On the eve of AmericanaFest in Nashville, Lucinda Williams was celebrated at BMI’s headquarters as the recipient of the performing rights organization’s annual Troubadour Award, where an invitation-only crowd heard Williams’ songs covered by Jason Isbell, Angel Olsen, ZZ Top’s Billy Gibbons, Amos Lee and Madeline Edwards.
Other artists saluted Williams via taped congratulations, like Robert Plant and Dwight Yoakam, who called giving Williams the lifetime achievement award “long overdue.” Maybe it wasn’t that long overdue: Williams is only the fourth artist to get the Troubadour honor since it was instituted in 2017, following in the footsteps of John Prine, John Hiatt and Robert Earl Keen.
“Thanks to everyone for making me feel at home here in Nashville after moving from L.A.,” Williams said in accepting the award at a ceremony held in the oversized lobby of BMI’s Music Row branch. “I’ve really enjoyed it and I’ve made some great friends and everybody’s been very supportive, and it feels like family.”
Performing with a house band, Isbell brought along the 400 Unit’s co-lead guitarist, Sadler Vaden, to join him on the honoree’s sorrowful “Drunken Angel,” while Lee did another elegaic song from Williams’ catalog, “Little Angel, Little Brother.” Olsen took on “Fruits of My Labor,” relative newcomer Edwards covered “Passionate Kisses” (a hit for Mary Chapin Carpenter), and Gibbons got his licks in on a feistier classic, “Changed the Locks.”
Williams, who was helped to the stage but appeared healthy as she continues to recover from a 2020 stroke, had plenty of appreciative words, starting off with effusive praise for her publicist, Jim Flammia — now there’s a rarity in an acceptance speech — but reserving the most for her current label, Thirty Tigers.
“One of the reasons I signed with that label is (David Macias is) an old radical lefty,” she said. “We hit it off right away because he started talking about the industrial workers of the world, and he gave me an album of the songs from the Wobbly era and Woody Guthrie and everything, and progressive Southern social democrats. He’s running a record company, and yet he’s speaking the right way, for the people, by the people — smash the corporations.” After a pause, she added: “Well, I don’t want to smash BMI, though! Y’all are good.”
Steve Earle, who co-produced her “Car Wheels on a Gravel Road” album 25 years ago, saluted her in a video interview as a feminist hero… and a late riser. “She’s pretty unique. She’s nocturnal. She doesn’t do well in sunlight,” Earle quipped. “Some of the stuff that’s funny I’m not gonna tell you about. I know her really well, so some of the stuff is not for you.”
Said Elizabeth Cook, in the same video presentation, “She gave me permission to just feel exactly how I wanted to feel and say what I wanted to say and look how I wanted to look doing it. And to see her have success for that makes it feel not so selfish… and probably got me in trouble with Music Row a lot more. But, you know, thank God.” Later, Cook got anecdotal about other things she picked up from Williams: “She told me to wear glitter nail polish. That’s the best rock ‘n’ roll guitar-player-girl nail polish, the glitter, because when you chip it, you can just cover it up again real easy. It’s a metaphor, right?”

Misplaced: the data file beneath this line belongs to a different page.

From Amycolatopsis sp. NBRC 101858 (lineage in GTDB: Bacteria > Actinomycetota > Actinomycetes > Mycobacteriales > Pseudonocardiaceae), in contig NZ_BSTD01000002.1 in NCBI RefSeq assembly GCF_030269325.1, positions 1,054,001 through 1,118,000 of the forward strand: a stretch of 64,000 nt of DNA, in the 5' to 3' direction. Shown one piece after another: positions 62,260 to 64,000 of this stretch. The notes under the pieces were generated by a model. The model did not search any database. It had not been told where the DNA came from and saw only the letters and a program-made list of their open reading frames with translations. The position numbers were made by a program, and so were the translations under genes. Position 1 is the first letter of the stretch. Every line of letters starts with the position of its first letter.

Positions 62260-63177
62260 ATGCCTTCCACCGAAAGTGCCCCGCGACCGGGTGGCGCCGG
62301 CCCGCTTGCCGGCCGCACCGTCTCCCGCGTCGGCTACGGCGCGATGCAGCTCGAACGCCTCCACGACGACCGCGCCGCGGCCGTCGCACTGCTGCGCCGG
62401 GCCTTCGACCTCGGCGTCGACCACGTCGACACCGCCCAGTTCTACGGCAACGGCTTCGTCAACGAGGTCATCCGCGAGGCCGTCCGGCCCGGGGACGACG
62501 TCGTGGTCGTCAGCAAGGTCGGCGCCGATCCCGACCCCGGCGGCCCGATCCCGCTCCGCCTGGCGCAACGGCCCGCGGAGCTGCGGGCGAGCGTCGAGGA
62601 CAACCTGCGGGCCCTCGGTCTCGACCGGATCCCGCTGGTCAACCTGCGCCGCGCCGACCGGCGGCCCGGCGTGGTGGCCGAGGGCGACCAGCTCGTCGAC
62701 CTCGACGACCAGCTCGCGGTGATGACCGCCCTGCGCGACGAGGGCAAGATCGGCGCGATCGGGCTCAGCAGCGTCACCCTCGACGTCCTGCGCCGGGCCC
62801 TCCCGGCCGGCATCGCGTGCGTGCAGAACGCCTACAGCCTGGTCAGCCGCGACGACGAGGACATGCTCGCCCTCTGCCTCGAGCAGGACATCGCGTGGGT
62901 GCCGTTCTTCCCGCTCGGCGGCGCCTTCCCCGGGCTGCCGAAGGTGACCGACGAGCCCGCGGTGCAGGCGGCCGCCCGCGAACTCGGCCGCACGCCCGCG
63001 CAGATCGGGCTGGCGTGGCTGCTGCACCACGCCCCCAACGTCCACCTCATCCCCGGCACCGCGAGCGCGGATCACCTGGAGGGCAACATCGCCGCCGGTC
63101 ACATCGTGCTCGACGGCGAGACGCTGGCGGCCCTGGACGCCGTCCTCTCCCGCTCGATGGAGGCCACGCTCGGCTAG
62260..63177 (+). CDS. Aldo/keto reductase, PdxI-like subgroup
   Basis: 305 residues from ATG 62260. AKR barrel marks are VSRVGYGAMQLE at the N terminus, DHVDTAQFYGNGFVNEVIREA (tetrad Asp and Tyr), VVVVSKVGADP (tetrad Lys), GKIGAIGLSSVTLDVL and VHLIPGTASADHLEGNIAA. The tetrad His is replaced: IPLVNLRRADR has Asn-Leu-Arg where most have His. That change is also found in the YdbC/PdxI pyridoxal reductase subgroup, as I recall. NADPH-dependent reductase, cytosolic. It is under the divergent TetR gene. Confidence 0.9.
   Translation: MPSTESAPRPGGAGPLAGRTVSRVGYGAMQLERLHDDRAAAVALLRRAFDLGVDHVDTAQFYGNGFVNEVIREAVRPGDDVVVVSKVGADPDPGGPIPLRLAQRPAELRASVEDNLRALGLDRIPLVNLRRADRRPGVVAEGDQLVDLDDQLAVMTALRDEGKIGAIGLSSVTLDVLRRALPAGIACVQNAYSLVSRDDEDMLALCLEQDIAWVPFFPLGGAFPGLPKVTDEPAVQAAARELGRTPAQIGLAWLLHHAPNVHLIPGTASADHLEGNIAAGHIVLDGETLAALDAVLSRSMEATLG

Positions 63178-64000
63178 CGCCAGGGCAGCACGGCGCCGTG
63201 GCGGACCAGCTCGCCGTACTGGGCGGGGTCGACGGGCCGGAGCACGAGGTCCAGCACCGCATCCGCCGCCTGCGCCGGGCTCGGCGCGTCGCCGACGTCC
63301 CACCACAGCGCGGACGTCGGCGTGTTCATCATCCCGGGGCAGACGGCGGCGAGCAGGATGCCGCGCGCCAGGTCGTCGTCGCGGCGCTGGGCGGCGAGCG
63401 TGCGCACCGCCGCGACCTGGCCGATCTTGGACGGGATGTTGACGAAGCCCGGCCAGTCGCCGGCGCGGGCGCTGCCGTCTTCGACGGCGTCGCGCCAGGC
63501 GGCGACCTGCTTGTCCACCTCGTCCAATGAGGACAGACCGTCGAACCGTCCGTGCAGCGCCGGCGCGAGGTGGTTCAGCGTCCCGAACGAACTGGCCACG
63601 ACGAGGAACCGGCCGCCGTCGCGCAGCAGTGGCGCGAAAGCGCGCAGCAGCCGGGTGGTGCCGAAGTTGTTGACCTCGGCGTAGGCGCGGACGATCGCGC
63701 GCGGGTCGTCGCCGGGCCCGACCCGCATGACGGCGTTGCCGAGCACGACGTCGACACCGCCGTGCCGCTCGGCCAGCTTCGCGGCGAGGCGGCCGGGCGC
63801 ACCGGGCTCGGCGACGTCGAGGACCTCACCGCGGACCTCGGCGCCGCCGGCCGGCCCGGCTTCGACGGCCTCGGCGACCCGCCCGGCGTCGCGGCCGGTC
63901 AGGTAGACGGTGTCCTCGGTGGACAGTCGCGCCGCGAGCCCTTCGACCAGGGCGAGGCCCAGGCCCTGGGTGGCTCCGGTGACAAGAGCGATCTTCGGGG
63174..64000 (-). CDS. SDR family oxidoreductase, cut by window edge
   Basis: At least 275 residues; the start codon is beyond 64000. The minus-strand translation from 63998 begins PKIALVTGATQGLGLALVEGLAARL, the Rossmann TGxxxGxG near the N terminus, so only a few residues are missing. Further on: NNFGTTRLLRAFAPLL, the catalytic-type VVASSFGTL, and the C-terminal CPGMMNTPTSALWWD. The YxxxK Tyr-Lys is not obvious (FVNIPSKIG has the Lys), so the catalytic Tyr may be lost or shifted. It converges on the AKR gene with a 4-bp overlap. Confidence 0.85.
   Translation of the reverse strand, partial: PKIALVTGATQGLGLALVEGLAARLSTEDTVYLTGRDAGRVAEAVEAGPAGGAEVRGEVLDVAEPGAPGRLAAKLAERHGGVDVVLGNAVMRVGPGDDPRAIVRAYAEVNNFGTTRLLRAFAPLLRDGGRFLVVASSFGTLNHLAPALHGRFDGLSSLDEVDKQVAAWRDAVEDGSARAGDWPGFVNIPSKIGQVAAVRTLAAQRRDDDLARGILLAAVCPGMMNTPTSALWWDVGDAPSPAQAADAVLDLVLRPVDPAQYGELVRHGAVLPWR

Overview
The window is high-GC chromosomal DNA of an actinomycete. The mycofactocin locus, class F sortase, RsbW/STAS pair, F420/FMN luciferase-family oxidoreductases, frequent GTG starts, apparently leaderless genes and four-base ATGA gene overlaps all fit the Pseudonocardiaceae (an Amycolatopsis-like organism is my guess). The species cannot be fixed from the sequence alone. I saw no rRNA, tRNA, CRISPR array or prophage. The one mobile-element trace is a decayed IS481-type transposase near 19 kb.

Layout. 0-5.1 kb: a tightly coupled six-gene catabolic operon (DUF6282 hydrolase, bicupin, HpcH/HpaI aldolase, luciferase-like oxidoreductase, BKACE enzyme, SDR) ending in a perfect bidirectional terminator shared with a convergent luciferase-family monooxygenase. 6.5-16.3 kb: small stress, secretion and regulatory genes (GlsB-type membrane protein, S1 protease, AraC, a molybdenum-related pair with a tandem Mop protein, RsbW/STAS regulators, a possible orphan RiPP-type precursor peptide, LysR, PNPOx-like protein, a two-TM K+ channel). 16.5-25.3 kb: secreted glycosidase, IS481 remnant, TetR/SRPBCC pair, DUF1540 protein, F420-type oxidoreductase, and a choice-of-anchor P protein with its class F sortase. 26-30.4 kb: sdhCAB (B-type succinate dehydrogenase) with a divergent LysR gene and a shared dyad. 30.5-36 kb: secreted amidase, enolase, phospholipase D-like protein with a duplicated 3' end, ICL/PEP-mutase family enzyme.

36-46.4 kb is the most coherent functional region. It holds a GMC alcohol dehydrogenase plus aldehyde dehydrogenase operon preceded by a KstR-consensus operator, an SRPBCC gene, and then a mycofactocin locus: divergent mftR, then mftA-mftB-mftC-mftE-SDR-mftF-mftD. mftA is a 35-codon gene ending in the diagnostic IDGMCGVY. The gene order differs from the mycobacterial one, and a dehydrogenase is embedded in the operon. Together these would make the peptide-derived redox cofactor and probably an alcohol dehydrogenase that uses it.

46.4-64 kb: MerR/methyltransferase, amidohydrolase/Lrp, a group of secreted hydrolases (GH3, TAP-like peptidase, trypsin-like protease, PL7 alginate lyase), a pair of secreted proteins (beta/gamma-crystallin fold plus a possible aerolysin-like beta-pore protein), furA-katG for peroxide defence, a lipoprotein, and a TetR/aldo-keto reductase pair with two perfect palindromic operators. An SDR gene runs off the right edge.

Said Edwards before performing her cover, “Lucinda Williams is an important woman for women like me, because she is someone who took the road less traveled in terms of music and genre. And for someone like me who’s new to Nashville and my background is in soul and jazz and blues, and I ended up deciding to come over to rock and country and Americana, it was very important for me to have a representative like you who did that for us… Any time anyone asks how do you expect to do all of this with all these genres, I say ‘Well, if Lucinda Williams can do all this, then so can I.’”
Plant, who is nominated for an Americana award this week for his duo work with Alison Krauss, told “Lu” that “let’s face it, I think the whole world recognizes the beauty and the body of your work and your lyrics… You’re a really fine lady. You’re one of my heroes/heroines… I love you very much, and I’m going to see you a lot sooner than you think. Boo!” That vow seemed to augur well for some kind of surprise Plant appearance in Nashville during the coming week.
The most passionate speech came from Bill Bentley, the Austin-cum-L.A. music journalist and former Warner Bros. staffer. He spoke about discovering Williams busking in Austin in 1974 while he was writing for a local alternative paper, and writing and publishing an entire article that only referred to her by her first name, because he’d failed to ask her her last. “Doggone it, man, I wish I’d said hello more back on the drag back in 1974,” he said.
Bentley talked about how, a couple of years ago, he put together the second of two tribute albums he’d compiled in honor of his hero, Roky Erickson, and how difficult it was to attract performers for the most recent one. The only two artists who quickly agreed to contribute without asking who else was on it, he said, were both in the room: Gibbons and Williams.
“When Lucinda said yes, I think that her saying yes to me made me once again believe that, like the old 13th Floor Elevators song said, the kingdom of heaven is within you… She has been vocal about what she loves. She gave me the hope that, even in my 70s now, you never give up, man. Her music has given me a backbone of steel to believe that and live that dream all these years. … Lucinda, keep making records and keep giving us hope that the world is a wonderful place for all of us.”